O! beware, my lord, of jealousy;
It is the green-eyed monster which doth mock
The meat it feeds on.
William Shakespeare, Othello
I sometimes wonder to myself about the purpose of what you might call ‘negative’ emotions.
After all, it’s easy to see why, in an ideal world, we should all be filled with love, compassion and kindness, but not so easy to fathom why our human condition comes complete with the other side of the coin – our list of seven deadly sins: anger, avarice, jealousy (or envy) pride, lust, sloth and greed.
Of all of those, perhaps the most mutable is jealousy. It seems, to me at least, to be made of a shifting quicksand of emotions, ready to strike in the most surprising of ways.
As a parent, I’ve often witnessed my own children when they were little become jealous if I’ve given too much attention to another child, or even to an adult; and whilst not prone to an overload of emotional jealousy I certainly have experienced it on occasions, and I’ve also been in relationships where the male of the species has felt threatened not just by my male friendships but even by female friendships – and even by my connection with animals.
Of course, there are different types of jealousy, and for the purposes of this article at least, we will distinguish the idea of jealousy and envy by using the philosopher John Rawls’ definition of the difference between the two is that jealousy involves the wish to keep what one has, and envy the wish to get what one does not have.
So I may well be envious of the person or people who win $100million in the lottery; or envious of someone who has a job I think I could do, or envious of someone who owns my ideal horse (my personal envy demon!), but I would become jealous if someone tried to muscle in on my closest relationships, my family or friends.
Perhaps too, if we follow that line of thought, jealousy seems more associated with emotions, where envy is more associated with a desire for something material.
In terms of emotional jealousy, the obvious adult minefield is, of course, infidelity.
According to a 2004 research paper by Buss, Green & Saboni, and perhaps obviously to most of us, men are more threatened and made jealous by sexual infidelity, whereas women are more hurt by emotional infidelity (emotional withdrawal by their partner), or abandonment.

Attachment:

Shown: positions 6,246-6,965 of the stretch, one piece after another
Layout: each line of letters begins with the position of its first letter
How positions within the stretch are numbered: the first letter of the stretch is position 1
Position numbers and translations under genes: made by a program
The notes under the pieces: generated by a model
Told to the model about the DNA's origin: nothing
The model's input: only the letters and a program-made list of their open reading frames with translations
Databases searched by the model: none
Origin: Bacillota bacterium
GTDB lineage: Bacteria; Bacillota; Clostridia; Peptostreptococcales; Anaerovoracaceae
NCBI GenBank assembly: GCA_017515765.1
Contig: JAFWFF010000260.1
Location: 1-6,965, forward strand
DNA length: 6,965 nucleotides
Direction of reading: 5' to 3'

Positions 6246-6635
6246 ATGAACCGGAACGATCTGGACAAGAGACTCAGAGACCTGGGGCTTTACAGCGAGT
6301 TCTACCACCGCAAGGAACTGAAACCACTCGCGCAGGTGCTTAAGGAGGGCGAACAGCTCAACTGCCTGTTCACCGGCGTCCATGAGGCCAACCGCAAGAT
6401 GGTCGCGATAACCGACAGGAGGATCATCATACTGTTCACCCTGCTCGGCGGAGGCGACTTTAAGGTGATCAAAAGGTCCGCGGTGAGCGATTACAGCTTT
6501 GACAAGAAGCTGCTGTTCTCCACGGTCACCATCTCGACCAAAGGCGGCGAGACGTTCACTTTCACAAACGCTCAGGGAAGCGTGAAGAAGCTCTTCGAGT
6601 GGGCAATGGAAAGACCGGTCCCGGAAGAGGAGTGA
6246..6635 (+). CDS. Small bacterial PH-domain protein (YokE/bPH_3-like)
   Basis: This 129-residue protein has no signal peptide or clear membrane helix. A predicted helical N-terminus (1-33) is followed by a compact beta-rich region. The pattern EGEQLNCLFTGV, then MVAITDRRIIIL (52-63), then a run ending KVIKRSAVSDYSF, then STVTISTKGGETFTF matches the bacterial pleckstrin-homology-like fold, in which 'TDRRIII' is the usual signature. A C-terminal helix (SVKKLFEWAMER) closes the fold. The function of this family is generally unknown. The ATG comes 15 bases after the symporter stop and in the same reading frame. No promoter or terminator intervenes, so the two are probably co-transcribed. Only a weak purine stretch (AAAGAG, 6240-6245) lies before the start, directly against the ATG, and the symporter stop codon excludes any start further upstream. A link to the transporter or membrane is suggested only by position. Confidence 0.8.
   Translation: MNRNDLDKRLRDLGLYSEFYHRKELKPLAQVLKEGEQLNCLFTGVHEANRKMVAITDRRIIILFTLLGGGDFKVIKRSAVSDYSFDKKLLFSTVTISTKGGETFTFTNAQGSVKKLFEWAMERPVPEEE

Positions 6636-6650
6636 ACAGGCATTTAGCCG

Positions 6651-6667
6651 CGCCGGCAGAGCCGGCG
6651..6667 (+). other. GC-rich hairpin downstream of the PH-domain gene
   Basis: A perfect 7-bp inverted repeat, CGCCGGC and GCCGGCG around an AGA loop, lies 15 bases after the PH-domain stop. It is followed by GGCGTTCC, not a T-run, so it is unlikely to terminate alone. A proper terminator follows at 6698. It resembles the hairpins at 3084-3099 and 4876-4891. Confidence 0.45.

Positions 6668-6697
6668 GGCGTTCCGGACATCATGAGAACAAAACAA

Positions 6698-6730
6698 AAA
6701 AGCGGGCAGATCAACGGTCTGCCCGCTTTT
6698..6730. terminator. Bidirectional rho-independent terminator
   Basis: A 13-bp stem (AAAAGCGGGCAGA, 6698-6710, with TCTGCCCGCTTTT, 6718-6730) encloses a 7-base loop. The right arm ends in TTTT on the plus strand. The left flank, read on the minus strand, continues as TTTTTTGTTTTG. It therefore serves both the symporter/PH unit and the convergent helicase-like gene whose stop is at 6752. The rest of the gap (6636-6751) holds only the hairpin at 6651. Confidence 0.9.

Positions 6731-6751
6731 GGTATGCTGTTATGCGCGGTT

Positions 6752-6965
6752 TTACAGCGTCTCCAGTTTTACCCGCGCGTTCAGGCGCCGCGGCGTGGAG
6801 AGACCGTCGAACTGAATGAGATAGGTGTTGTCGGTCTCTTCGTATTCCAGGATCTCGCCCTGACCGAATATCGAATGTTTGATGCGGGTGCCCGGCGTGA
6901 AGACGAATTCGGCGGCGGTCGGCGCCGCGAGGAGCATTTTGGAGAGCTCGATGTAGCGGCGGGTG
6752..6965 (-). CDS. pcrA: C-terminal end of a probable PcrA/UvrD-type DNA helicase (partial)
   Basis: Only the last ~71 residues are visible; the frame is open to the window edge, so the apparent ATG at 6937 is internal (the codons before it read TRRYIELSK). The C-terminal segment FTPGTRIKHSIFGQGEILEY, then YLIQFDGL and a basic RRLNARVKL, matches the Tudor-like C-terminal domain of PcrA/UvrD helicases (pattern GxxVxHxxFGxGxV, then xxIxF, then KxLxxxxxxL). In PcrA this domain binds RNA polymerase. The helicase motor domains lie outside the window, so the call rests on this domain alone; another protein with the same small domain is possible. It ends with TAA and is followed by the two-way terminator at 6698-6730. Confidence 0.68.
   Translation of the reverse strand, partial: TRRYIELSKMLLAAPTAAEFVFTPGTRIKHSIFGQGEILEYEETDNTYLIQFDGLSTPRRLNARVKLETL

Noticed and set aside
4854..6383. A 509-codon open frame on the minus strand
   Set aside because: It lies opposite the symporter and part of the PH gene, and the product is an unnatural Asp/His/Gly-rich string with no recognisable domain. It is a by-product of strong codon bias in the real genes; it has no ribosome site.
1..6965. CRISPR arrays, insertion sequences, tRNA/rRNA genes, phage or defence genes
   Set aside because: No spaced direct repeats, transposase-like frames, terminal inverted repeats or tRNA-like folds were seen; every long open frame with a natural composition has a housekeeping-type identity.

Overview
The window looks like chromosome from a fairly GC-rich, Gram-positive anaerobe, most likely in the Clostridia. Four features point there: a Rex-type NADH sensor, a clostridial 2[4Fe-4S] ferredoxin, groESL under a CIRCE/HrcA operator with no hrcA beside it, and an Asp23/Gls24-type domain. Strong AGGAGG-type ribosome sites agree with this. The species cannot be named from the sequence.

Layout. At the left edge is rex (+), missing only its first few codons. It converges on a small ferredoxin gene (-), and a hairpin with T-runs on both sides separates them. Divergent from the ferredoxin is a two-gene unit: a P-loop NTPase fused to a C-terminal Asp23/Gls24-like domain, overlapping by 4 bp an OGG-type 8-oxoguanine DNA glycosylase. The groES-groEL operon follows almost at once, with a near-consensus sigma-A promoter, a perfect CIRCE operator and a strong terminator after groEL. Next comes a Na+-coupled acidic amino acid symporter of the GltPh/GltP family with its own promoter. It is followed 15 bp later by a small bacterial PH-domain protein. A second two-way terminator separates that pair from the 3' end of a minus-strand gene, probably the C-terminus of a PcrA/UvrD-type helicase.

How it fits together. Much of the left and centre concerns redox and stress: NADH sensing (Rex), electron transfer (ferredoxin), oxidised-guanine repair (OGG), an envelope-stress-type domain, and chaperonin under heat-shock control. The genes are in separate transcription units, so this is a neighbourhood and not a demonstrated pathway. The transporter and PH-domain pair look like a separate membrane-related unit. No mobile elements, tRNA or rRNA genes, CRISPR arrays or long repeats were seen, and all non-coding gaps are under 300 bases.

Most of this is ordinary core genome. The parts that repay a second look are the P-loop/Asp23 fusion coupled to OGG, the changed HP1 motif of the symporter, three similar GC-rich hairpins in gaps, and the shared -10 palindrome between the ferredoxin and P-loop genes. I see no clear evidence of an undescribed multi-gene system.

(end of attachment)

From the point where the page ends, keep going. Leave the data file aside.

But whilst sexual jealousy is probably the kind of jealousy most of us have either experienced from someone, or suffered from ourselves, there are many other kinds of jealousy that can affect our daily lives.
I know I, for one, was extremely jealous of my younger sister, although not jealous of my younger twin sisters below her in age. I spent – or wasted – years being unpleasant to her and then had a hard time making up that spoiled ground later in life.
Jealousy in the office, romantic jealousy – even friendship jealousy – in all its forms jealousy can tear at our hearts, and it has a curious way of magnifying the situation as well, so something that many years later we look back at and laugh at as being so trivial as to be hardly worth our attention, becomes all-consuming.
As a generalization little girls, it seems to me, experience jealousy long before little boys. (In fact a wise man of my acquaintance recently said to me he thought little girls practised every single emotion between each other in order to hone their skills by the time they got into relationships, so their significant others could remain in a permanent state of confusion!)
We’ve recently been experiencing the classic two’s company three’s a crowd syndrome, which I well remember from my own childhood.
Something to be said for emotions such as jealousy and anger is that they are emotions we practice – particularly when we are young – to protect us from perceived or real threat. As such their presence in our emotional make-up bag is essential, but it’s when they become reactive or obsessive that things go wrong – and, if as an adult, we don’t adjust our emotional radar to something a little more calm and centred!
So if we suffer from jealousy, what can we do to overcome it?
As with any emotional reaction or unwanted behaviour the first key is awareness – we have to understand that just because we tell ourselves something is ‘true’, does not necessarily make it so – we have to shift our point of view so we can step back from the story in our minds, and identify our emotional triggers.
It’s hard to believe when we are in an emotional state that we can make a choice about what we feel or how we react, and for most of us mere mortals, even when we do acknowledge it there are times when reaction gets the better of us.
But I think most of us would acknowledge that jealousy is based on feelings of insecurity; likewise if someone is projecting jealousy on us, they might say that we are causing them to be jealous, which is really a statement of the fact that they are feeling insecure and powerless.
As quotation anthologist Terri Guillemets writes: ‘Jealousy injures us with the dagger of self-doubt.”